By Jennifer Anderson

As the fast pace of summer programming winds down, September brings a time of reflection for the Trellis staff.  Before the memories fade, our team dedicates considerable time looking back and identifying what went well, what did not work, and what we want to change in the coming year. The process is full of curiosity, inspiration, and optimism. It is a healthy and kind dialogue, steeped in creativity and intellectual challenges — the sort of back and forth that I have found to be the most satisfying in my career to date.  It can also sometimes be painful and hard.

During this time, I have also been evaluating our diversity, equity, and inclusion progress as an organization.  Since the time of collective intense reflection that followed the murders of George Floyd, Breonna Taylor, and Ahmaud Arbery in 2020, and the plan we put in place to tackle racism and diversity within our own walls, I am questioning what we accomplished and how far have we come.

When I feel deep and listen to my heart, I cannot ignore the answer that echoes back to me. “Not far enough”, it says.

Have we made progress?  We absolutely have.  Have we learned a lot?  No question.  Do I feel proud of where we are today relative to where we were in June of 2020?  Somewhat, but not as much as I would like.

One of the things that never sat well with me during my years working in corporate marketing, and later as a consultant in corporate sustainability, is the time-honored tradition of updating stakeholders in a way that puts a shiny spin on things that did not go so well. At the end of such reports, typically in the second to last paragraph, there is mention of “a few things we still need to work on”, for fear of losing sales or a dip in share value.  In contrast, I have found it immensely refreshing and profoundly worthy of trust and respect when bold, honest leaders dare to tell it like it truly is.

As the ED of this organization, I feel empowered and freed to report out to you the way I am truly experiencing it. As such, I will start with where I feel we fell short. The list includes, but is not limited to, the following areas where I wish we had done better/more or where we clearly bumped up against shortcomings in our process or approach:

  • We did not update our stakeholders on our progress and status frequently enough
  • We did not do enough of the REAL work to ask the hard questions and engaging in the broader community specifically around race
  • When we brought diverse individuals onto our team, there were areas where we had not thought things through and thus resulted in pain and discomfort for them and the rest of the team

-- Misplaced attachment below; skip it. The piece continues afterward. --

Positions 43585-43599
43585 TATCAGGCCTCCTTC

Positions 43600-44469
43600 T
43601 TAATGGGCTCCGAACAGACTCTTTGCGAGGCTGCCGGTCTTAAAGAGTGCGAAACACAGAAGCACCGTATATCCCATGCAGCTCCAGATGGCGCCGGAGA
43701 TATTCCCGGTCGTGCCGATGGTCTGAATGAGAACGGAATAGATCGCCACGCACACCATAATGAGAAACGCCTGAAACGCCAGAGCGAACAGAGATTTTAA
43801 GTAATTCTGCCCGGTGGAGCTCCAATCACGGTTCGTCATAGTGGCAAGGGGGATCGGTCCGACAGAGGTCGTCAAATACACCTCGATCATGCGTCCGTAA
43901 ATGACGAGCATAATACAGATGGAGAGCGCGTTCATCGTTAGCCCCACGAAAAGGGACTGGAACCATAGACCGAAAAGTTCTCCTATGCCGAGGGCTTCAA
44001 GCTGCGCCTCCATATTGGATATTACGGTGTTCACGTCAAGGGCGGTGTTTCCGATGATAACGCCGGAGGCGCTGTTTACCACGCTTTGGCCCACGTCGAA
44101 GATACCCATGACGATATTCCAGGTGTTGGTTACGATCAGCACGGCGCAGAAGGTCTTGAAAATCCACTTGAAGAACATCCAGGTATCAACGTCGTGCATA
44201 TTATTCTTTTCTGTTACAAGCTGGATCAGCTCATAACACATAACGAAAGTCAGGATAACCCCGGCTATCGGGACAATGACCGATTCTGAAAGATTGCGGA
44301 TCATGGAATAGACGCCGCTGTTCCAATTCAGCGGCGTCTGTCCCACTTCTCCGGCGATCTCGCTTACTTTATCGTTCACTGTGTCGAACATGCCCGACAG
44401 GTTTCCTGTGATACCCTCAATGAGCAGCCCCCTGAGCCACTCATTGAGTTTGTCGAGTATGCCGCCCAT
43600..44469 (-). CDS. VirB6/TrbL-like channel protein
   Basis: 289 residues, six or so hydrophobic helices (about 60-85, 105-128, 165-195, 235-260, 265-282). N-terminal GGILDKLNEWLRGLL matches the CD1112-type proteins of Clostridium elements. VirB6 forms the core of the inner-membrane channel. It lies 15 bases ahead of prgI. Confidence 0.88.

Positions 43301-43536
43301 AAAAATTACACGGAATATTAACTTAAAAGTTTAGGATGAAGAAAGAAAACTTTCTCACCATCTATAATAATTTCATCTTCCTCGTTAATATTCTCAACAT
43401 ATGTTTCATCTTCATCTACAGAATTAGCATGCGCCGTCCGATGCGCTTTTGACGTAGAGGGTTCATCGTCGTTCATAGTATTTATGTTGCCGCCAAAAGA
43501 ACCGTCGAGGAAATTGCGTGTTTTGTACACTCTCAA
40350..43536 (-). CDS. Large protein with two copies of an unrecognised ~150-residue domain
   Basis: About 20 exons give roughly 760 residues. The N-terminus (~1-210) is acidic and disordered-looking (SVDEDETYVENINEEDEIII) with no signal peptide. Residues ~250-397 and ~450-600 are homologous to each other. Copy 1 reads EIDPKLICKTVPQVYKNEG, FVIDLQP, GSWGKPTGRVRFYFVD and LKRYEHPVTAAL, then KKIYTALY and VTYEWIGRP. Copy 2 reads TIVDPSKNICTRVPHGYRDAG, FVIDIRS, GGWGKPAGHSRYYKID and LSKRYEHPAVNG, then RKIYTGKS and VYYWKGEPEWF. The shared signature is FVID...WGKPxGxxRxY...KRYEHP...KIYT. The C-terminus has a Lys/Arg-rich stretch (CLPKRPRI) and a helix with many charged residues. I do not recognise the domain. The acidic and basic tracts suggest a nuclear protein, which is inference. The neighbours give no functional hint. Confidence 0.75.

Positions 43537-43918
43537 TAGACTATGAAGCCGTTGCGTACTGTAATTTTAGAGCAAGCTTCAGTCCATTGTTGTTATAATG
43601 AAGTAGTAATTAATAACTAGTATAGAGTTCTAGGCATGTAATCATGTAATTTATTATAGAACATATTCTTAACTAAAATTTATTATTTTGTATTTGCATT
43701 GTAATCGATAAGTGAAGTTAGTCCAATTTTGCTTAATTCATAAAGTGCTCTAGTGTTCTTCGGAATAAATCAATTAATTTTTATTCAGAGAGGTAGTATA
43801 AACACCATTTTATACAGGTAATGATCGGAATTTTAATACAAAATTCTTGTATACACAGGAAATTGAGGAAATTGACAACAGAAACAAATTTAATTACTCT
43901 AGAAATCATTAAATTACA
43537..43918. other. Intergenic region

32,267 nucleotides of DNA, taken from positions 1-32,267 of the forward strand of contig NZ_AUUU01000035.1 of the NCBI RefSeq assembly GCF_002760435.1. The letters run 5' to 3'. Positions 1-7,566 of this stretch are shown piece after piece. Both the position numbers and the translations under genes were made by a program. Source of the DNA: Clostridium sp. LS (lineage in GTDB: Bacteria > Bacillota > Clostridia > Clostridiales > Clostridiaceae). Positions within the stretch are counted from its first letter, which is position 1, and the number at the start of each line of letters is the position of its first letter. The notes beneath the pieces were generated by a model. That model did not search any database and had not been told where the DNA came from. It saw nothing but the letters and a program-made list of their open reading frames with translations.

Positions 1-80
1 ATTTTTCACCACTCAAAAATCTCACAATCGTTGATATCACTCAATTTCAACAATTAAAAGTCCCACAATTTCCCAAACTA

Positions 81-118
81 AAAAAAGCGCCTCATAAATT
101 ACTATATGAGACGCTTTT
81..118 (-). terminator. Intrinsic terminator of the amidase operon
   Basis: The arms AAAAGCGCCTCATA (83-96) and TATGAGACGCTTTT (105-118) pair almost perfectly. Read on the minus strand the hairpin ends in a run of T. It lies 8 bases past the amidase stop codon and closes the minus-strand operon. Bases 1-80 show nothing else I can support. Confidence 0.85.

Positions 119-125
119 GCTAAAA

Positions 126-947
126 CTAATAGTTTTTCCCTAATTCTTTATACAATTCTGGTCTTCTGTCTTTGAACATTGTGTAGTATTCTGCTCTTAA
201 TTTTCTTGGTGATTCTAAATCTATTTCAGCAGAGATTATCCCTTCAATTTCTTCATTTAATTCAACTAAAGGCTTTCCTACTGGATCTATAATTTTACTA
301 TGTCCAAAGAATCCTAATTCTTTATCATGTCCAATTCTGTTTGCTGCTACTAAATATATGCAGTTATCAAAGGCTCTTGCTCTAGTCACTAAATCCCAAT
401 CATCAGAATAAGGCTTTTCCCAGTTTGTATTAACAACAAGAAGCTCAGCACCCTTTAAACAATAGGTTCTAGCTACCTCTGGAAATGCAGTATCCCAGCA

• During the summer season, our internal education and reflection process around DEI floundered, which cost us
  • Our focus on racial justice overshadowed other areas of DEI, such as gender and sexual orientation, that are very important to our team and the community we serve
  • We were not adequately prepared as a team to handle challenges with the youth in areas of inclusion, which resulted in pain for some of our teammates (and possibly participants)
  • We do not have a good plan for how to prioritize areas of DEI to work on for our organization

I am sure there are more than I have listed above, but those are the ones that rise to the surface.

In terms of what we have accomplished, I can say that I am proud of the following successes our team had over the last 14 months:

  • We created a detailed three phase Anti-Racism Plan and a correlating robust learning resources database that we have shared with other organizations and leaders
  • We stayed true to the course of internal self-education (Phase 1 of the plan), having sessions at least every other week (until the summer) to dive deep into and discuss a particular topic
  • We have been as honest and open as we know how, working with incredible intention and authenticity to encourage people to speak up, share their truth, and to create a safe and inviting space for them to do so
  • We completed a strategic plan that prioritizes diversifying our board and staff and engaging with the communities we serve specifically around diversity
  • We began collecting and reporting publicly on diversity data regarding our staff and board
  • We just recently established an Internal Affairs committee of the board that is charged with working on the DEI strategy for the organization
  • We had the most diverse team in the history of the organization this year

Based on the experiences over this time, I find myself, and our senior leadership, grappling with some tough questions that we will work to understand and address as we go forward.

  • How do we continue to proceed on this path of education and learning in a way that invites input and feedback from those who matter most without burdening them or causing additional suffering?
  • With all the competing obligations of running a public charity, how much is the right amount of time to spend on this work? How do I balance it with other priorities?
  • How do we honestly reflect on our history as a country, as an organization, and as a team, and not let the pain and shame get in the way of loving ourselves and staying the course?

As the Executive Director, I take total ownership of the areas where we fall short in living up  to our mission and our values.  I am eager to tackle these extremely difficult questions and I look forward to the progress we will make in the coming year.

Most importantly, I invite YOU, our fabulous supporters, participants, and partners, to join with us. I encourage you to tell us about your experience with us. Tell us what is important to you. And get involved if you are interested!  We warmly welcome your input and participation. Without it, we cannot do this journey justice.